A reader wrote, regarding the previous post on Summer-Safe Slaw, inquiring why dishes prepared with mayonnaise wouldn’t be safe in the summer. The short response, of course, is because of risk of bacterial food poisoning from Salmonella, if the dish isn’t kept out of the danger zone for bacterial growth–i.e., chilled below 45 degrees F or warmed above 140 degrees F. But that’s only part of the story.
The reader’s point, and one I have often pondered, was why do people keep beating the drum of mayonnaise risk in the summer, since nowadays commercial mayonnaise products are pasteurized to kill bacteria and therefore, should be free of Salmonella risk. And she’s absolutely correct. Though you’ll never see Rachael Ray or Sandra Lee or anybody else on food tv (except maybe Mike and me) prepare a mayonnaise-free tuna salad without mentioning that it will be safe for a picnic, because it contains no mayo, the proscription against mayonnaise in foods at summer picnics is a hold-over from the time when there was no commercially prepared, fully pasteurized mayonnaise in jars at stores.
But as readers of this blog and those familiar with our books will know, when I say mayonnaise, I don’t usually mean what comes from a jar. Virtually all commercial mayonnaise products are made with soybean oil and other partially hydrogenated vegetable oils or canola oil that contain trans fats, making them a less than healthy condiment. For that reason, we have long advocated that our readers return to old ways, by making homemade mayonnaise, since only then can you control the kind and quality of ingredients–especially the oils–that go into it.
Thus, my reference to Summer-Safe Slaw in the previous post; in my world, a mayonnaise slaw dressing would be made with homemade mayo, which is made with a raw egg. Though it may sound a bit daunting, making mayonnaise is really a near no-brainer, especially if you use the blender to do it.
Here’s the easy method we use:
Into the blender jar, place 1 large egg yolk, the juice of half a lemon, 2 teaspoons of white or Champagne vinegar, a dash of salt, a dash of white pepper, and blend briefly. If you’re a Miracle Whip fan, add 1/4 to 1/2 packet of sweetener as well. With the motor running, slowly drizzle about 3/4 to 1 cup of light olive oil, walnut oil, avocado oil, or macadamia nut oil, blending until… Voila! Mayonnaise.
Delicious, healthy, thick, real mayonnaise.
(A word of advice: don’t use intensely flavored (expensive) extra virgin olive oil in the blender. For reasons, unknown, it will turn bitter and you’ll throw the whole batch out. If you want to use really flavorful, quality olive oil–EVOO as Rachael would say–limber up your arm and use a whisk to make it.)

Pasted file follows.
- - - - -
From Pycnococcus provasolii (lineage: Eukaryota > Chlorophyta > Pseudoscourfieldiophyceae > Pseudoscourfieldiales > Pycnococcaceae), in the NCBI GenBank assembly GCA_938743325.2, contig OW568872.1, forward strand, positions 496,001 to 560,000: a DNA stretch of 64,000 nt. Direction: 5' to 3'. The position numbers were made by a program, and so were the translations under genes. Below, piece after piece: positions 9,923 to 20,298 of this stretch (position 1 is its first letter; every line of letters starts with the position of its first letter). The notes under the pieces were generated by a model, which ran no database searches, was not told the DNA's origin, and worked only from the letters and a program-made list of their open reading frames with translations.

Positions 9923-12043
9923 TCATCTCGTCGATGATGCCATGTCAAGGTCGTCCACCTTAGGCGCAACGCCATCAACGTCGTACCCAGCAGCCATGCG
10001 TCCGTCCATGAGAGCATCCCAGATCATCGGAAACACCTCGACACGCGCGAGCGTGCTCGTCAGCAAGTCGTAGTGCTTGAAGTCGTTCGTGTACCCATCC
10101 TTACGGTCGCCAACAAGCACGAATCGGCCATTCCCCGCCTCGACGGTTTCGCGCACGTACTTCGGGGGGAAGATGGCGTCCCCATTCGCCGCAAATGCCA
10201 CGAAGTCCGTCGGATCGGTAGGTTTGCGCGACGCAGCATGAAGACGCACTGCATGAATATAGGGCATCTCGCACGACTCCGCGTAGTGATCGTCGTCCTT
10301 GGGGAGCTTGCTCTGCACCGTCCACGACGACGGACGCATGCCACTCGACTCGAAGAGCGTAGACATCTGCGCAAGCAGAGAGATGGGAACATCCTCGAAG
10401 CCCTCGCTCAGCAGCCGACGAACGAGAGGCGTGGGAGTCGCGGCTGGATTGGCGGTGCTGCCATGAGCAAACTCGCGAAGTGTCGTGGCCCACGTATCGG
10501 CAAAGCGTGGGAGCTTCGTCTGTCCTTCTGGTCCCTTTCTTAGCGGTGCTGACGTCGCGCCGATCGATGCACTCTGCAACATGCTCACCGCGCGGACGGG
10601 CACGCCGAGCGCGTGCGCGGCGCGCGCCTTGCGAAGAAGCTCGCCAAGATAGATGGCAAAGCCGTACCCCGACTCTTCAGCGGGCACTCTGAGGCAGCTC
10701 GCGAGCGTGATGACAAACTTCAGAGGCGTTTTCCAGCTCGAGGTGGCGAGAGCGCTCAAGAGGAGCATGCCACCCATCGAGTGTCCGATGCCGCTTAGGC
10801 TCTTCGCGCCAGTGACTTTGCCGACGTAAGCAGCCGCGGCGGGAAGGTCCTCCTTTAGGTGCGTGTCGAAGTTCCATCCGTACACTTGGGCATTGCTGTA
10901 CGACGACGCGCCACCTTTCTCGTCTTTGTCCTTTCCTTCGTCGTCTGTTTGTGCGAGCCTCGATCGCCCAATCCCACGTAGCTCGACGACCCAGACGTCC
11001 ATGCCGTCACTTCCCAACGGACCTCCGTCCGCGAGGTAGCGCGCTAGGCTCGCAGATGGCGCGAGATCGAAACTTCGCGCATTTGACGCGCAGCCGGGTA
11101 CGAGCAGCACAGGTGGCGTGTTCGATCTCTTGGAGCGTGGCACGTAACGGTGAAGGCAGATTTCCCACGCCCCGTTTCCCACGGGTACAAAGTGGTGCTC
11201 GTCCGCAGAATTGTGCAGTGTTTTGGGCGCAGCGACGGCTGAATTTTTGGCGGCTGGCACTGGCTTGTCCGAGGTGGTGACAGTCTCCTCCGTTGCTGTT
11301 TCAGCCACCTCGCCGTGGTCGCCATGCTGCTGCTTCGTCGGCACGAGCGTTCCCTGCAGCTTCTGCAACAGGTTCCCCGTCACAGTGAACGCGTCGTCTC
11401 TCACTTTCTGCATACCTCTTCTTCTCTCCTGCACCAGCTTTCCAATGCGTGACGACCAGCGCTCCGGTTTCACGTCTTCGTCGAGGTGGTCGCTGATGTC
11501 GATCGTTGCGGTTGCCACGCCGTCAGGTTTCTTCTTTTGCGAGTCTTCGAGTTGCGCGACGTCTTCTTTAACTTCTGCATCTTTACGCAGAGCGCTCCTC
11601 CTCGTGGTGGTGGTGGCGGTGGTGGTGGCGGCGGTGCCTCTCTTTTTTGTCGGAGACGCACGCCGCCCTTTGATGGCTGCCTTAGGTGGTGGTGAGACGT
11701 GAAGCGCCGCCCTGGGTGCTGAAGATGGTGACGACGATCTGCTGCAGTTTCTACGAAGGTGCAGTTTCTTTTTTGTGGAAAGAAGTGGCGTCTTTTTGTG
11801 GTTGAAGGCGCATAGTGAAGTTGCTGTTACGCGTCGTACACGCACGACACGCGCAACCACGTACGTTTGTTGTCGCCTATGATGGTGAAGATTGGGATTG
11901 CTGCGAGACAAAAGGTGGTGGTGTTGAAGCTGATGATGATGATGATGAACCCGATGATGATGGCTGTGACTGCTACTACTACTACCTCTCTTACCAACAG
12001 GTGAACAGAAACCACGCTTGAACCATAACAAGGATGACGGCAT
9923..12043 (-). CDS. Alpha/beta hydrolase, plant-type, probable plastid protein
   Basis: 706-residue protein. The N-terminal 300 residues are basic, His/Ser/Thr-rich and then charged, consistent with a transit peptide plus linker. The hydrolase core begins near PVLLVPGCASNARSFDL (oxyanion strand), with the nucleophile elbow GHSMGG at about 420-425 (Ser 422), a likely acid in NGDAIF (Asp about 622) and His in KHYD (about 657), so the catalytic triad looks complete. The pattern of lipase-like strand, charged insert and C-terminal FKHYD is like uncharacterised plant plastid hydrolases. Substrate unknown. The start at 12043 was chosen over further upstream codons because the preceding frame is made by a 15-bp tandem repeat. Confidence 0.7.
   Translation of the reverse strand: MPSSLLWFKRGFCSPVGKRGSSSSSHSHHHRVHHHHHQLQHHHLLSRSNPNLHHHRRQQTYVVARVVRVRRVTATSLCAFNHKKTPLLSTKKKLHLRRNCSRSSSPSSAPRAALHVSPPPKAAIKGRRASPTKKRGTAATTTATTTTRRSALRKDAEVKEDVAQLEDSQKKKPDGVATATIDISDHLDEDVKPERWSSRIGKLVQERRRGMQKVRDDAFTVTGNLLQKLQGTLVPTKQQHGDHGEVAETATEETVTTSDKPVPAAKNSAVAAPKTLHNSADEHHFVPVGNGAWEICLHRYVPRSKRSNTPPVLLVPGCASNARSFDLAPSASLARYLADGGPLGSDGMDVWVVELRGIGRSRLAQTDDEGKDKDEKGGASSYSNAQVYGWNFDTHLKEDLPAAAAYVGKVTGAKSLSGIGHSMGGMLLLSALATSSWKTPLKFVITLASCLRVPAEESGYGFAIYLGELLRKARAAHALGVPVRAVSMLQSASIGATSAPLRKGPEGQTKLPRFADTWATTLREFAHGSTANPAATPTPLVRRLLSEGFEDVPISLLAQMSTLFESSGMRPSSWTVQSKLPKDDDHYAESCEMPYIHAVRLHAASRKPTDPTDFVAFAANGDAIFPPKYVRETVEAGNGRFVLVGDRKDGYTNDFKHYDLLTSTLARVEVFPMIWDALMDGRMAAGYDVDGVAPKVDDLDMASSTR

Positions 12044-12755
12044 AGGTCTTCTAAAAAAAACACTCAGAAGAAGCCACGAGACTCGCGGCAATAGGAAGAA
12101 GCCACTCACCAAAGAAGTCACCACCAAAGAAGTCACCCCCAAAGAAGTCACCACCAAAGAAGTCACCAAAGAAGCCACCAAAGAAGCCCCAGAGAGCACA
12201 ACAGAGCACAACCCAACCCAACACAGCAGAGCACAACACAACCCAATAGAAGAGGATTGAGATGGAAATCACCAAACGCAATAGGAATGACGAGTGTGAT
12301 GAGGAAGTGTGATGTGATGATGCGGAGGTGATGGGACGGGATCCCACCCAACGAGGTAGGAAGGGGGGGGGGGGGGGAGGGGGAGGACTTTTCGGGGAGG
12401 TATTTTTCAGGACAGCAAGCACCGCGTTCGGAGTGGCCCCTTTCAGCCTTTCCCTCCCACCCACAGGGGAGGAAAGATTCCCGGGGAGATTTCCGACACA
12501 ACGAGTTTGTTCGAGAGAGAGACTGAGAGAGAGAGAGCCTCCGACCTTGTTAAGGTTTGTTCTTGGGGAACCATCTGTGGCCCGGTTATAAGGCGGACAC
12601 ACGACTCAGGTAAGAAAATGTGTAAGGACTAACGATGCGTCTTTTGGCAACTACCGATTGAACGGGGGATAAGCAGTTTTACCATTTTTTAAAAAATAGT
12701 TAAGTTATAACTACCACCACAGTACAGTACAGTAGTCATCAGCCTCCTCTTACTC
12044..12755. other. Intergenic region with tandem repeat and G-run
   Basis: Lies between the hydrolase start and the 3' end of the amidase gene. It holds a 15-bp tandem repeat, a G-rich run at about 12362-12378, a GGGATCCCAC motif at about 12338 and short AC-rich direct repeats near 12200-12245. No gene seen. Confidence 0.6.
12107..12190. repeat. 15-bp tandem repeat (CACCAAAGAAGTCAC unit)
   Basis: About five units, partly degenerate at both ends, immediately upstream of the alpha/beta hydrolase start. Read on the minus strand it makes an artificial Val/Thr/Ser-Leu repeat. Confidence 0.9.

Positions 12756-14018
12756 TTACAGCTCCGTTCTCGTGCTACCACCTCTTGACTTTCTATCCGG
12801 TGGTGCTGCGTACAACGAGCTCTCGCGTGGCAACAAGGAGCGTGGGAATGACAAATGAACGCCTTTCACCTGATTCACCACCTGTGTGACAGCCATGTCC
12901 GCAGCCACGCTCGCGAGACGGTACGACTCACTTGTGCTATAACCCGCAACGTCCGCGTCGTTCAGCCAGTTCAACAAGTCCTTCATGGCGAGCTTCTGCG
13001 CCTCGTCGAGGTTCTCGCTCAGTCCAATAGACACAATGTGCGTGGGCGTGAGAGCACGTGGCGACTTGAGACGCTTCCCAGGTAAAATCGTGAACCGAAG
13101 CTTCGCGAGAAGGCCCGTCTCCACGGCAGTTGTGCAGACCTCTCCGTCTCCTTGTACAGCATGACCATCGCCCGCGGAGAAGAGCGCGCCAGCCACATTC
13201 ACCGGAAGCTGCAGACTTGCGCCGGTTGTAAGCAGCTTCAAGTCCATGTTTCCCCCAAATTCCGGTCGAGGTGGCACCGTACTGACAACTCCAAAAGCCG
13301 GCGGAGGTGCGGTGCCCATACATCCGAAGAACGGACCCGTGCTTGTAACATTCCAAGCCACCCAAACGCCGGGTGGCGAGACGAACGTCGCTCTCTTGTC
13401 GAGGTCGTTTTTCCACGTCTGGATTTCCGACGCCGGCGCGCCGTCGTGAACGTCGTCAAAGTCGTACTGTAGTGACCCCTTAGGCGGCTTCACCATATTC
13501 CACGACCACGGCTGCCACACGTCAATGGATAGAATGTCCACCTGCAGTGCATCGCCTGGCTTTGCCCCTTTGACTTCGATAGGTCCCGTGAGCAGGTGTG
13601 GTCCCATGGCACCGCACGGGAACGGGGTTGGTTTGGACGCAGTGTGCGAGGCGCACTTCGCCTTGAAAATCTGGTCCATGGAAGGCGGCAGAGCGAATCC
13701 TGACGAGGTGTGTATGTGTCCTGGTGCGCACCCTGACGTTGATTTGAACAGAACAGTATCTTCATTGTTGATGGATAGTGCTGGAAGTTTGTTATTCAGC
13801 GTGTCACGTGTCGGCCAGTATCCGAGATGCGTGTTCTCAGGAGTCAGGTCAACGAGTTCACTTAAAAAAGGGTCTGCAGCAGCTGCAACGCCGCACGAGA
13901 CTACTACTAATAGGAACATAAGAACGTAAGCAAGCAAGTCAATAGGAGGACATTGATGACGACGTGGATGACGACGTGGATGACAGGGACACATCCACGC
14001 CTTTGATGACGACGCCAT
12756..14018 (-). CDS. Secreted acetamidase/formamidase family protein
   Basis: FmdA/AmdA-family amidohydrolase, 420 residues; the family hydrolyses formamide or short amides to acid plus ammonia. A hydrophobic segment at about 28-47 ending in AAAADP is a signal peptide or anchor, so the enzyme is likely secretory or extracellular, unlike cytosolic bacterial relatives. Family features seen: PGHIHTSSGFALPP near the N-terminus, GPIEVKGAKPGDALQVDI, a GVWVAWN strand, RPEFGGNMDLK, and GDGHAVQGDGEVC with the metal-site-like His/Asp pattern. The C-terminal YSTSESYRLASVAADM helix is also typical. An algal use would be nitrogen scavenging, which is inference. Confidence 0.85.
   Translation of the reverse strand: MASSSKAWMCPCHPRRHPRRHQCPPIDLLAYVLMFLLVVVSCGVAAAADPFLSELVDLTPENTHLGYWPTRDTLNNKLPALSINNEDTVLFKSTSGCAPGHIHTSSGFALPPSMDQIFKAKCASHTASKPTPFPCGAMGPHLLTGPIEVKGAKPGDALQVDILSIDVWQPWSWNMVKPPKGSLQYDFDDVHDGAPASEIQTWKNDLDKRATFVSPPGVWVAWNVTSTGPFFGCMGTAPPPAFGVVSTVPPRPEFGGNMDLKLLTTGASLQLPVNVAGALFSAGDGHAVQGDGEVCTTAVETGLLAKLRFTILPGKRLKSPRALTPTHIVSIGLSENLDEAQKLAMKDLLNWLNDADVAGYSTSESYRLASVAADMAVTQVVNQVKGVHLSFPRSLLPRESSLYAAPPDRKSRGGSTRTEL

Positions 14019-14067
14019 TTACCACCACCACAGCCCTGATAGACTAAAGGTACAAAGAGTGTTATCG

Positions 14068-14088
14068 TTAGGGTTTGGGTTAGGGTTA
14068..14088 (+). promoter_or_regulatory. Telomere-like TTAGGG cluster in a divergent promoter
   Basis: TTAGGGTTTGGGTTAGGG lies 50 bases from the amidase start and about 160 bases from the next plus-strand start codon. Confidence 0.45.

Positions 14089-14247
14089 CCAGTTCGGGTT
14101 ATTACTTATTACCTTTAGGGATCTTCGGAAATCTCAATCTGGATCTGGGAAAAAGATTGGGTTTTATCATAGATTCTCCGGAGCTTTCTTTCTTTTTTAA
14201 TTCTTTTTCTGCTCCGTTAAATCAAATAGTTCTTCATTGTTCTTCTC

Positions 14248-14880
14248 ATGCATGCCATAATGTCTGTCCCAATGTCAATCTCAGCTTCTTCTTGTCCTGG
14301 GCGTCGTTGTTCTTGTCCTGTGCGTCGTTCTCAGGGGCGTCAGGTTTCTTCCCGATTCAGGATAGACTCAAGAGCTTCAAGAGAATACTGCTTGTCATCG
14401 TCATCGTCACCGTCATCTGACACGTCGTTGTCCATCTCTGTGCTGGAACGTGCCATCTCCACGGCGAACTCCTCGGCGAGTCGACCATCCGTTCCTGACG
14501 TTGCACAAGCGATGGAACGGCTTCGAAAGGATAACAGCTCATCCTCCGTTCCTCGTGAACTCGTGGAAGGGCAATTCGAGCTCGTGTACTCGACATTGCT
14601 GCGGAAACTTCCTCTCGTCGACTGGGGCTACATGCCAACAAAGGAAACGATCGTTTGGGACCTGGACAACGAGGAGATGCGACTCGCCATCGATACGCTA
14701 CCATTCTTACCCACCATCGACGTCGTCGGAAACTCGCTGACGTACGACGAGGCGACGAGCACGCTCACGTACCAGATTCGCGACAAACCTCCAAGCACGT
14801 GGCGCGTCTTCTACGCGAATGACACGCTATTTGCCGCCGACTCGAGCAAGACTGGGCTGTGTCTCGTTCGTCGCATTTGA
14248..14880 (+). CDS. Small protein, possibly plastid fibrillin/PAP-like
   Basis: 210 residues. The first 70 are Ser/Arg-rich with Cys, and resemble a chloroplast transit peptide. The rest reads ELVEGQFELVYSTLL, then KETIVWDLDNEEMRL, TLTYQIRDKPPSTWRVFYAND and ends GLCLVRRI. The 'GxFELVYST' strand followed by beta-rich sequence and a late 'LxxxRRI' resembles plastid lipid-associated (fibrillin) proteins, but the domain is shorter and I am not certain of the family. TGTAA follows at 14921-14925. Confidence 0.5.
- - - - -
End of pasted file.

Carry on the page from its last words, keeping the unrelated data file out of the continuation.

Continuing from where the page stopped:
The recipe will make about a cup or a little less, which may be just what you need to make a big batch of chicken salad, tuna salad, or mayo slaw dressing for a crowd of folks. However, if you don’t need the whole batch for a recipe, just put it into a clean, sterile jar (pour boiling water into the jar and let it sit while making the mayo) with a tight-fitting lid, write the date on it and put it in your fridge to use for the next week or so. If you do need the full batch for a recipe, you may want to make a double batch, so that you can store half for later use, since it doesn’t take any more time to make a double than a single batch and you’ll have only one clean up.
The only danger in homemade mayo (other than the emulsion breaking, which is a bummer) is if you happen to have used that 1 in 20,000 eggs that is contaminated with Salmonella. This uncommon, but real, possibility could result in an even bigger bummer–bringing something to the picnic that folks would remember for decades: food poisoning.
You can eliminate that risk by using pasteurized shell eggs. They’re a great choice for making mayonnaise and for any recipes that call for using raw eggs–such as uncooked egg nog, snow ice cream, Caesar salad dressing, raw egg protein shakes, poultry stuffing.
According to Davidson Safe Eggs, the leader in the industry, pasteurizing shell eggs requires a prolonged bath in warm water sufficient for the yolk to reach 128 to 138.5 degrees F, which will kill the Salmonella bacteria on the shell or in the egg proper. The trick is to reach the minimum safe internal temperature without cooking the egg, leaving a finished product that looks, acts, and tastes like a raw egg, but without the associated risk. Each treated egg receives a pasteurization stamp (a red P inside a circle) to differentiate it from its unpasteurized brethren and sisteren. You’ll find cartons of them alongside the regular eggs at most grocery stores. albeit at a slightly higher cost. For raw egg dishes, such as mayo, the extra expense is worth it.
Because the incredible edible egg constitutes such an important part of a healthy low carb diet, it behooves those of us who eat a lot of them to learn to handle them safely. For more tips, click here.